• Heel Drops From a Step: Using a step or low box, drop the heel of one foot off of the step. Keep the other foot stable on the box. Slowly drop your heel as far as you can.
  • Lacrosse Ball Roll-Outs and Dorsiflexion: Sit on the floor with your legs extended. Place a lacrosse ball under one calve and roll your calve against the ball. Plantarflex and dorsiflex your ankle. Repeat with the other leg.

Band Work

  • Band Pull-Aparts (BPAs): Use a half-inch or smaller resistance band. Start with an overhand grip. Hold the band directly in front of your chest with your arms fully extended. Using your rear deltoids, retract your shoulder blades and separate your hands. Hold either one length or double band and do not have any elbow flexion.  Do sets of 20-25. Keep your eyes straight ahead and keep a neutral chin.  Be certain to try a double underhand grip as well.  
  • Face pulls: Secure a resistance band around a secure item such as a squat rack or fence post. Using an overhand grip, pull the band to your face, forehead, nose, or chin. You can also pull the band to your chest and waist. Try this both with your elbows raised parallel to the ground and with your elbows tight to your ribs. 
  • Alphabets—T, Y, and W: Using a resistance band looped around a secure item, make the shape of the letters T, Y, and W by changing your elbow position.

Unilateral Strength

Dynamic sports include running, but very little is straight-ahead running, combined with the lateral contact, and it becomes apparent that unilateral strength training must be added to all programming. 

  • 4-Way Lunges: Forward, reverse, and lateral left and right steps. Maintain a proper athletic stance throughout.
  • Step-Ups: maintaining a high chest and athletic posture—using predominantly the up leg—step up to the box. Use the opposite leg as well.
  • Split Squats: Starting in either a forward or reverse lunge position. Keep the chest high and slowly drop the rear knee to the ground. Repeat with opposite stance.
  • Single-Arm Kettlebell Swings: Keep feet in “athletic stance.” Feel the power created from the balls of the feet. Full extension is hand at eye level. Create a powerful hinge.
  • DB Shoulder Press: Try alternating DB presses too. Keep palms facing in for shoulder care.
  • 3-Way Dumbbell Circuit: Move through front raises, lateral raises, and bent over rear delt raises.
  • Dumbbell Clean and Press: Create power from your feet. Start in an athletic stance with the dumbbell between your feet. Think of this as a five-stage exercise. 1. Stance with hand gripping the DB. Rip the weight off the floor. 2. Catch the weight in the receiving position by tucking your elbow into your ribs and your thumb close to the front of your shoulder. 3. Reset into an upright standing position. 4. Dip your knees and hips creating the power source. 5. Drive the dumbbell straight overhead keeping the weight over your head and your bicep close to your ear. This exercise can be completed with the DB starting on the floor between your knees.
  • Dumbbell Snatch: Train for explosive strength. Start in the same stance as DB Clean and Press. In one motion, explode through the balls of your feet and pull the dumbbell off the floor to an overhead catch position. Keep the path of the dumbbell as close to your shirt as possible. Do not let the dumbbell swing away from your torso. I teach this as “baseball catcher into cheerleader.”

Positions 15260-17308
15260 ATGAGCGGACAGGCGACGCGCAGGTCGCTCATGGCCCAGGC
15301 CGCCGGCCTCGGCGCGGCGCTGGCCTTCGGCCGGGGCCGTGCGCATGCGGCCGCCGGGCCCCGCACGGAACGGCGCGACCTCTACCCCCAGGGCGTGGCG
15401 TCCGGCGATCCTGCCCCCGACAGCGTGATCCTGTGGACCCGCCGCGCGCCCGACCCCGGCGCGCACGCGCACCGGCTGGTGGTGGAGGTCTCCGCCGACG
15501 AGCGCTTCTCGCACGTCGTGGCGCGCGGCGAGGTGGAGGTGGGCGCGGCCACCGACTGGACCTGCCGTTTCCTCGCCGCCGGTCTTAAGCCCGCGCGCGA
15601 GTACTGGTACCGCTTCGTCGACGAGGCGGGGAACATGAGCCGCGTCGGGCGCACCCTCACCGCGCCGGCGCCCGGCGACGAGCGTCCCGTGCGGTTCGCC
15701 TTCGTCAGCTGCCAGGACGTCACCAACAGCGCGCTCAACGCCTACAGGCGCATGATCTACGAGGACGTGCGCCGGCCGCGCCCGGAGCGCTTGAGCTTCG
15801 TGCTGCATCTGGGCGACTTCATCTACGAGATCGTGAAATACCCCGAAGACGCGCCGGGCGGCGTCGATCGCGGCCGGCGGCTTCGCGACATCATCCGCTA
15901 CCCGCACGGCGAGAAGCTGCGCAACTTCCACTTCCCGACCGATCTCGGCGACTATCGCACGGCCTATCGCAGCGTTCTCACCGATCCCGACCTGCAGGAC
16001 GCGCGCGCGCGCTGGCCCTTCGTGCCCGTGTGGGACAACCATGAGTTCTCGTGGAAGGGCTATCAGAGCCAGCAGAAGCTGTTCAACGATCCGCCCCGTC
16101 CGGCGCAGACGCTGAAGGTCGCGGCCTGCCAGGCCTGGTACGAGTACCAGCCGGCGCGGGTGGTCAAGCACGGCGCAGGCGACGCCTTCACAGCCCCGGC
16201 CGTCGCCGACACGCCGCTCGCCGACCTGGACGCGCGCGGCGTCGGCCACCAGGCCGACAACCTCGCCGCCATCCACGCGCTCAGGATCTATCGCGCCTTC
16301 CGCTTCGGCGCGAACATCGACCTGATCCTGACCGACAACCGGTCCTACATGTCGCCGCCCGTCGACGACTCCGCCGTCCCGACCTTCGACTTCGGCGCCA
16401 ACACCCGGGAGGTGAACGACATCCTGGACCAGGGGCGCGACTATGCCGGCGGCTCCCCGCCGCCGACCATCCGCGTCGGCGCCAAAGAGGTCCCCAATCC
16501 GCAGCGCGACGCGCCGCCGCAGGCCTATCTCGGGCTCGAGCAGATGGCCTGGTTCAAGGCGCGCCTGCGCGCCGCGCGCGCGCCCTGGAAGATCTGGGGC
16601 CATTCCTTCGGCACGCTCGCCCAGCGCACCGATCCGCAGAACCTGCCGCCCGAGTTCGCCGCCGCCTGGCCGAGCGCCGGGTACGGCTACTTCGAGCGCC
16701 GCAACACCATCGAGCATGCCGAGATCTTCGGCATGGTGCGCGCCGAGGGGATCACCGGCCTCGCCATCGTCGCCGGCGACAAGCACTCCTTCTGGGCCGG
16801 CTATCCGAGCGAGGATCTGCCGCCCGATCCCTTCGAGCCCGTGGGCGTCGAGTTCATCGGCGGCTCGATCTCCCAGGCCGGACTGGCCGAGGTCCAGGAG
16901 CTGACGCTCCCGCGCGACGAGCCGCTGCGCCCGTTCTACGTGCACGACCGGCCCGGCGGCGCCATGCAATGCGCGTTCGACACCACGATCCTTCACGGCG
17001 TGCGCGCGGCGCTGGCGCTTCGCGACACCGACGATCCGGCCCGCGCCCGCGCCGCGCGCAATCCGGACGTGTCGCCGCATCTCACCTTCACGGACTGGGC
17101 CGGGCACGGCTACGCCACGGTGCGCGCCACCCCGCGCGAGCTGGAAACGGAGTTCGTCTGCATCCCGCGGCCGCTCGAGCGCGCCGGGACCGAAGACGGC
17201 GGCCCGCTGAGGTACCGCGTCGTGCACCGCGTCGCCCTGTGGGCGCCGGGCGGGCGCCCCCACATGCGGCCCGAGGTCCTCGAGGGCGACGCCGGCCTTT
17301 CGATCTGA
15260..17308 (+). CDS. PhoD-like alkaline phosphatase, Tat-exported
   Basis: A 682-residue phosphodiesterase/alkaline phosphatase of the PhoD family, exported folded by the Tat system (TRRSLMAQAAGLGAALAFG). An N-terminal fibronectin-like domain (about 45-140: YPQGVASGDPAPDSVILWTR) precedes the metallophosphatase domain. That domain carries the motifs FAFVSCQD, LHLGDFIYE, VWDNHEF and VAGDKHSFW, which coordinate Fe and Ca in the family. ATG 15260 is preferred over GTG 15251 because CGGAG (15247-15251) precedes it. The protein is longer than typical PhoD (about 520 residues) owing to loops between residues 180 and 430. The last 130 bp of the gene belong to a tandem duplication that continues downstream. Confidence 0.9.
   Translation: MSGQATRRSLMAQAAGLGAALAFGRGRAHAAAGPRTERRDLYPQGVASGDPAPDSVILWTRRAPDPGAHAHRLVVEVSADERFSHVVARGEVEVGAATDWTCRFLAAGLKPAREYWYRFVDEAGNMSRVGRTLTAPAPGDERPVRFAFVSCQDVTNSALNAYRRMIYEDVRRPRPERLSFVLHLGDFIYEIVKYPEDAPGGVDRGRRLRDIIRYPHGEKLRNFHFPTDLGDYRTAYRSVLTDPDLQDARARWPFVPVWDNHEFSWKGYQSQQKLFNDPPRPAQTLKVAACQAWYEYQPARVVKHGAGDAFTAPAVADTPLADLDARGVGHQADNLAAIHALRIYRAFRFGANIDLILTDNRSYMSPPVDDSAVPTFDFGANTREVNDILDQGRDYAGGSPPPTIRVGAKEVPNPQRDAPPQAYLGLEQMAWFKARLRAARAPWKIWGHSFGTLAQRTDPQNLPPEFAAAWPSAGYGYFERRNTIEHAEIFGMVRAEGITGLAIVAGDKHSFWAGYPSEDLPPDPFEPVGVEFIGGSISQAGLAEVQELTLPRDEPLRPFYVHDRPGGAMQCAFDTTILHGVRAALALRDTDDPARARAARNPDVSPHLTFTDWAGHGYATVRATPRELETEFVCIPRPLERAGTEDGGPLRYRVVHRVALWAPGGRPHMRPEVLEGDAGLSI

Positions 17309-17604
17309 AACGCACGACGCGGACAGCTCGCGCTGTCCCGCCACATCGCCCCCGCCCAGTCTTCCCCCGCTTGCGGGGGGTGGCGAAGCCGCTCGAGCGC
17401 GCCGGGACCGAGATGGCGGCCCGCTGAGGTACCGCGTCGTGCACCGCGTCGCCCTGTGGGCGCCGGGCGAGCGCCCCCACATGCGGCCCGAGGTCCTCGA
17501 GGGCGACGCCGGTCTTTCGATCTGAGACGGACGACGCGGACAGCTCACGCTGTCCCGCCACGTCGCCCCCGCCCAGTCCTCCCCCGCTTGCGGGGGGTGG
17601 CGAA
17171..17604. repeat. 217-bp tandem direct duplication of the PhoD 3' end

Plyometrics

  • Box Jumps: Using a medium size box, 12’- 18’, perform two-foot take-off box jumps. Think “land lightly” and use your ankles, knees, and hips as shock absorbers. Make sure to fully extend knees and hips after landing squarely on the box.
  • Single-Leg Low Box Jumps: Use a 12’ or lower box. Perform a one-foot take-off and one-foot land. You can also try a one-foot take-off and two-foot landing on the box. 
  • Single-Leg Hurdle Hops: Using a low hurdle or drawn line, jump laterally over the obstacle using one foot. Do sets with both feet. Try to “stick the landing” and also rapid touch and jump. 
  • Jump Rope: Every athlete needs to jump rope!  Be creative. Try both one-foot and two-foot roping. Learn new foot patterns, too.  

Quickness Drills

Reacting to whistles/verbal cues:

  • Buzz: Have athlete buzz their feet in their athletic stance and sprint after the whistle or “GO” command. 
  • Bounce: The same drill as buzz, but have athletes bounce on the feet and then react to the cue.
  • Face Away: The same drill as above but athlete faces away, reacts to verbal command, turns, and runs.
  • Ball Drop: The same drill as above. But athlete reacts to ball being dropped.

Conclusion

Sports will always be about skills, speed, quickness, and agility. However, current strength programs must reflect that the game is now played with bigger bodies. These bigger bodies need to move like football wide receivers and defensive backs. Athletic performance training must also recognize that most sports are both technical and physical. In addition, there must be a scheduled “off-season,” where the athletes can recover, grow, and prepare.